Originally published July 23.
By Turna Ray
WASHINGTON, DC – At a congressional hearing on direct-to-consumer genomic testing this week, the US Food and Drug Administration stated unequivocally for the first time that it considers the tests marketed by these firms to be medical devices requiring the agency's clearance or approval. Furthermore, a high-ranking FDA official acknowledged that the agency has waited too long to take action against this rapidly growing industry.
The House Committee on Energy and Commerce was prompted to send letters to several DTC genomics firms in May requesting information about their services after one such firm, Pathway Genomics, announced plans to expand marketing of saliva sample collection kits for its genetic tests from the Web to retail pharmacies (PGx Reporter 05/26/10).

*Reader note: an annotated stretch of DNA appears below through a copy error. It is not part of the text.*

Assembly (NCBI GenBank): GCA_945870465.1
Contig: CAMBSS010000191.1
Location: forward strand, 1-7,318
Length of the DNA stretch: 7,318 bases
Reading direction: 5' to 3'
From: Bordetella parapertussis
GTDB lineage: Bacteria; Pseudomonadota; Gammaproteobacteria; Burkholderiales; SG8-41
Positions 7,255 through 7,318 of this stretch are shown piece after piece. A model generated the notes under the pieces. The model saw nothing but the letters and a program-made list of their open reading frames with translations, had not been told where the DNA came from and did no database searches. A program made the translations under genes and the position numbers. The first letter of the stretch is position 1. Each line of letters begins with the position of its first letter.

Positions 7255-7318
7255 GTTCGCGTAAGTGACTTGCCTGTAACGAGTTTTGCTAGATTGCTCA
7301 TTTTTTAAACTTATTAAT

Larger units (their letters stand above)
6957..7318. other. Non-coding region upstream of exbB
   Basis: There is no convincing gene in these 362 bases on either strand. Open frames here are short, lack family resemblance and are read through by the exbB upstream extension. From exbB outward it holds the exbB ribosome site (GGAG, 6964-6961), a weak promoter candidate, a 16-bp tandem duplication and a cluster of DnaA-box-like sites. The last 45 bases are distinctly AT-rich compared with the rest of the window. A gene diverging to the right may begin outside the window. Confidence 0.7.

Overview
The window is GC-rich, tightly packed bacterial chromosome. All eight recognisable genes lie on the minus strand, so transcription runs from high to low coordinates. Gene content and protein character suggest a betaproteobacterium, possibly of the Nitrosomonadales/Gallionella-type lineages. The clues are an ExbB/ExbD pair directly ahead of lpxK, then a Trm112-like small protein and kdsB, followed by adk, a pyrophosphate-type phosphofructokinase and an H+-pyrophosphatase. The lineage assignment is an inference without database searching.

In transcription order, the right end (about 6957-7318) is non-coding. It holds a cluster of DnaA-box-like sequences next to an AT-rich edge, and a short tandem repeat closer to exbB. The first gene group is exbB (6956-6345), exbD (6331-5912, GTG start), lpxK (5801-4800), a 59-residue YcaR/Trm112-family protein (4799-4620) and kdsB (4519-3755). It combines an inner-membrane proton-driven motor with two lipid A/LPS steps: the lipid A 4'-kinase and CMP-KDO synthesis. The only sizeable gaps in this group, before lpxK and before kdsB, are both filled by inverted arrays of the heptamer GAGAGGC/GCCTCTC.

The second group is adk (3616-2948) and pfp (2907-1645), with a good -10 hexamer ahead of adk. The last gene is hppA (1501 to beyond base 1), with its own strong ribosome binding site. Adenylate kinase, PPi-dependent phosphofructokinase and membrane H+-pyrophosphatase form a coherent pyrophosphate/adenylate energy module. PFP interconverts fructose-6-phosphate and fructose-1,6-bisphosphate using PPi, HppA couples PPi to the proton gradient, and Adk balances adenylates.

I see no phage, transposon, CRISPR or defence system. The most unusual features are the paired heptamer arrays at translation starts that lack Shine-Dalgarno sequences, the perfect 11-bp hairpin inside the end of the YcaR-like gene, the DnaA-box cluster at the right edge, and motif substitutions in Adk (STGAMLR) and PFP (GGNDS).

However, it seems the committee and its Subcommittee on Oversight and Investigations has been scrutinizing the consumer genomics industry since at least March 2009, when they asked the Government Accountability Office to investigate the nascent field due to worries that these companies' marketing practices could potentially harm consumers.
At the meeting this week, the GAO released findings from a year-long investigation into 15 DTC genetics firms — which included purchasing tests from 23andMe, Pathway, Navigenics, and Decode — and reported that the results were "misleading and of little or no practical use."
While Congress has been looking into DTC marketing of genetic tests, the FDA has been working to expand its oversight of laboratory-developed tests, which it believes are being increasingly marketed like in vitro diagnostics. Ahead of the congressional hearing, the agency held a two-day meeting on its stated intent to regulate LDTs, previously under the regulatory purview of the Centers for Medicare and Medicaid Services. At this meeting, stakeholders discussed how DTC firms might fit into FDA's overall regulatory framework (PGx Reporter 07/21/10).